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Creating better environments for communities

Published: Monday, 9th January 2023

Plans to create a better environment for walking, cycling and wheeling by reducing through traffic in Kings Heath and Moseley are set to be approved by Cabinet.

The Places for People scheme is part of the Council’s flagship proposal, set out in the Birmingham Transport Plan, aimed at reducing traffic in residential communities. This opens up local areas for people walking and cycling, makes areas safer, especially for children and older people, and can improve areas as people start to ditch the car in favour of active travel modes for local journeys. 

An experimental first phase of the scheme was introduced in 2020 in response to local concerns, and some changes to the scheme have already been made in response to local feedback. A dedicated Kings Heath and Moseley Advisory Group was established in May 2021 as part of the response to local issues and continues to steer the development of the project.

Thanks to further funding made available from central Government for Active Travel, a more extensive scheme was developed, incorporating and expanding the existing measures whilst continuing to address local concerns about the scheme’s impacts.

Revised plans were published in March last year, responding to the key issues raised in the ongoing consultation and engagement that has been taking place locally since 2020 in that they:

  • Minimised the number of modal filters
  • Made greater use of one-way systems
  • Ensured multiple access points to each area
  • Gave consideration to the impacts across a wider area and included measures to manage traffic flow on boundary roads as well as within the scheme area

The revised scheme also includes an extension to the existing 20mph area and more traffic calming measures. Further local engagement in Autumn 2022 gathered further comments which will be reflected in the detailed design for the scheme which will be produced subject to Cabinet approving that the scheme should proceed.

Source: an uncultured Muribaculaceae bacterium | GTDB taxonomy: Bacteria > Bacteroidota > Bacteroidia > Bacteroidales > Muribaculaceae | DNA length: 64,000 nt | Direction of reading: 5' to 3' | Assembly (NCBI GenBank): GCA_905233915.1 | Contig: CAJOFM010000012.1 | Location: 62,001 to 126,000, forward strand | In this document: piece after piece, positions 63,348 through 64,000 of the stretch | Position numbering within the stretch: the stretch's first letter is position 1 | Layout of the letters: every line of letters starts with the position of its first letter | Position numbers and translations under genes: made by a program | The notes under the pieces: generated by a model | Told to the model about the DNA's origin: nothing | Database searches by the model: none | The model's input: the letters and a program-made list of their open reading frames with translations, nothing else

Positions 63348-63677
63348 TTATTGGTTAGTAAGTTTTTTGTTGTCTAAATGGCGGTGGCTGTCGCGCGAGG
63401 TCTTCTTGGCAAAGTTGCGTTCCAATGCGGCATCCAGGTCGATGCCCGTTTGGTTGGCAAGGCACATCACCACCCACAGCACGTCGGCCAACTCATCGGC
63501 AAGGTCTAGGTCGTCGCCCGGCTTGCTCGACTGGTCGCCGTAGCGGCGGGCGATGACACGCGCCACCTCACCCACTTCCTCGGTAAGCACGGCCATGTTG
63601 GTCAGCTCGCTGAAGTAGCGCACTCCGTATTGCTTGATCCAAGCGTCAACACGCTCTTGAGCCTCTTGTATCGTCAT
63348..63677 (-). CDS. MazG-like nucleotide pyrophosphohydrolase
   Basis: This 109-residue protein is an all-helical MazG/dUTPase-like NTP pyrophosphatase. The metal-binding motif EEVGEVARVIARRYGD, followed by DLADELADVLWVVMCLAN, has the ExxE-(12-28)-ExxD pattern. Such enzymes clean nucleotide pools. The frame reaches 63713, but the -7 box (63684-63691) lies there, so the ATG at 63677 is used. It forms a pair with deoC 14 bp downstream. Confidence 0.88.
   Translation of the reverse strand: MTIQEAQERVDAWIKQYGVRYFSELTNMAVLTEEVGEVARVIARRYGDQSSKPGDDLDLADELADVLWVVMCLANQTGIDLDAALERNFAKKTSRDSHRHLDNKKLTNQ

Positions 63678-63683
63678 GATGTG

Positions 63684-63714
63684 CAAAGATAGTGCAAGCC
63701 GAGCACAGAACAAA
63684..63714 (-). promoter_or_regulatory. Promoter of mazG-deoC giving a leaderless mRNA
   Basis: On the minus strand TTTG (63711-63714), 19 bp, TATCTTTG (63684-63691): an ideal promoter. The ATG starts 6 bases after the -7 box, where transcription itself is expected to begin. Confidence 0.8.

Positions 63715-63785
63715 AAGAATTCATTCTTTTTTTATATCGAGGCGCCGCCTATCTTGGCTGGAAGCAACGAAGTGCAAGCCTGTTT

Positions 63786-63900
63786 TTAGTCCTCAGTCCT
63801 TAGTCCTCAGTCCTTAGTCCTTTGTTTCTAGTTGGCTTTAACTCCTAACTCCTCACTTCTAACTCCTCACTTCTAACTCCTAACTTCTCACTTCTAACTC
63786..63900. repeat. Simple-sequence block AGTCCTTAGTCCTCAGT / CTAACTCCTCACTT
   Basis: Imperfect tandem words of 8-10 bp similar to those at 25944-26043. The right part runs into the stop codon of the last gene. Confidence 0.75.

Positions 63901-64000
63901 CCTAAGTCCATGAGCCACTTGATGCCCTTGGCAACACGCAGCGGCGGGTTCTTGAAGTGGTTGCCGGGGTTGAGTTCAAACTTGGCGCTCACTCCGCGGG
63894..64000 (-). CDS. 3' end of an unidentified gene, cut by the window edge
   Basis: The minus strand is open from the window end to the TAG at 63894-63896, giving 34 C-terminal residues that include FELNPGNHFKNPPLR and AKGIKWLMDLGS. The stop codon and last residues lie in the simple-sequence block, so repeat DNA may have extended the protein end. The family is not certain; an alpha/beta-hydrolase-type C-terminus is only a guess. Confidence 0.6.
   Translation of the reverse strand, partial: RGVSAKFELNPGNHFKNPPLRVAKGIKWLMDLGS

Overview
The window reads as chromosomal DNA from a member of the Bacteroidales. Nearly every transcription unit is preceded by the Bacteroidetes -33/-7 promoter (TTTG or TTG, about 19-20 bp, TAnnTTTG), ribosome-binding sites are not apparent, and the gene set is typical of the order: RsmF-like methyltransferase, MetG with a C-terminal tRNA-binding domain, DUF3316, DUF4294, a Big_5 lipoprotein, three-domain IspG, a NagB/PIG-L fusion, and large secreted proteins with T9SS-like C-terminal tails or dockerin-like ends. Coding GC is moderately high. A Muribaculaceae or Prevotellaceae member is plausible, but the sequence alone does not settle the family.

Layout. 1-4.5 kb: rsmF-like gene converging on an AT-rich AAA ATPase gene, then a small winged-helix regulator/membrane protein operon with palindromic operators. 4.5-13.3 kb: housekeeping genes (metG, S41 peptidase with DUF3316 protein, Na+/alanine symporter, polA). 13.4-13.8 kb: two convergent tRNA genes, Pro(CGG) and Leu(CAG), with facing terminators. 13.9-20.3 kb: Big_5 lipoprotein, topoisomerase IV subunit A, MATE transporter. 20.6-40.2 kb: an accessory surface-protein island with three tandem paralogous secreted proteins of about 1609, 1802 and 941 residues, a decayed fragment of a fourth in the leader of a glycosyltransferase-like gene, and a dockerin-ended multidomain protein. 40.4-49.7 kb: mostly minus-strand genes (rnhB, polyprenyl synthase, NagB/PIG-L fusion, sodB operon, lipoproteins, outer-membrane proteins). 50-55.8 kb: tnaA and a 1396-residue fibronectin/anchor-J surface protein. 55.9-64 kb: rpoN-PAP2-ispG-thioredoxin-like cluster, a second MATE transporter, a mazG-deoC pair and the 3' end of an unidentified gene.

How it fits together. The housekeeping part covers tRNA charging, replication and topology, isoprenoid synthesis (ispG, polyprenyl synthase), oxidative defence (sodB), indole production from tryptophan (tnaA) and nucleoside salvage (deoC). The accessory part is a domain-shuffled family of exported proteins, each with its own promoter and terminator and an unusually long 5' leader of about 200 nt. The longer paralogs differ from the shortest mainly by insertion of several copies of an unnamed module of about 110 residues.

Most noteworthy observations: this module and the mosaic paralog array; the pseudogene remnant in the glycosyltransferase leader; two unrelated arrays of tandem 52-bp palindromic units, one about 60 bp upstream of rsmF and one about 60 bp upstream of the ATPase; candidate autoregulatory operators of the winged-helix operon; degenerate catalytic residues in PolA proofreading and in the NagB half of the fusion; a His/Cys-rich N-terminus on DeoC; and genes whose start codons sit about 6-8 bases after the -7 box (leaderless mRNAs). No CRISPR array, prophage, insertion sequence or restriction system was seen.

Now, following extensive engagement, the outline business case for the second phase of the Kings Heath and Moseley Places for People scheme sets out the next steps in the process. 

The schemes are part of the council's future vision in the Birmingham Transport Plan - a sustainable, green, inclusive, go-anywhere network, with cars no longer dominating street life around homes and schools and making fundamental changes to the way people and goods move around the city.

Active travel - walking and cycling - will become the first choice for people making short journeys such as the school run and this will help create safe and healthy streets which is particularly important to children and young people and outdoor life.

For longer journeys, buses, trams and trains will be the backbone of the transport system.

The Places for People Programme in this area is being developed in addition to a number of other projects and programmes which will expand the travel options available to communities in this part of the city over the coming years.  The council is already working with local primary schools on the introduction of Car Free School Streets, rail stations on the Camp Hill Line are set to reopen in Winter 2023 and proposals to provide improvements to bus services on the A435 are being developed for delivery in 2024.  These alongside other active travel schemes and improvements in the local centres will transform the public transport offer and create a much better environment for walking and cycling. 

Cllr Liz Clements, cabinet member for transport, said: “We know from speaking to residents that congestion is a real issue for communities and neighbourhoods; they don’t want their roads used as rat runs, they want them to be safe places to walk, cycle and play.

“We have done a huge amount of consultation since the start of the initial scheme and I know there have been concerns, which is why the project board was set up and we have continued to engage with residents, businesses and schools.

“As a city and as a country we need to move away from designing areas around cars and instead think about creating healthy, safe and better-connected neighbourhoods.”

If approved the plans will see the following introduced and we will keep residents and businesses informed as to the next steps:

•            Modal filters (see note) and one-way streets at various locations across the area

•            A bus gate, on Addison Road

•            Traffic calming along Billesley Lane

•            All roads within the area, including boundary roads, to have a 20mph speed limit

Further localised consultation will be carried out on the bus gate, traffic calming and 20mph speed limit and there will be statutory consultation carried out later in 2023 on any Traffic Regulation Orders required to implement the schemes. 

The report will go to cabinet on 17 January.

Note:

One of the main ways to discourage through traffic is to use a ‘modal filter’ which prevents motorised vehicles from driving through a section of road but still allows people to pass through on foot or by bike. This is done by placing barriers such as bollards, planters or gates at strategic points around the neighbourhood. This still allows for visitors and deliveries but prevents through traffic.

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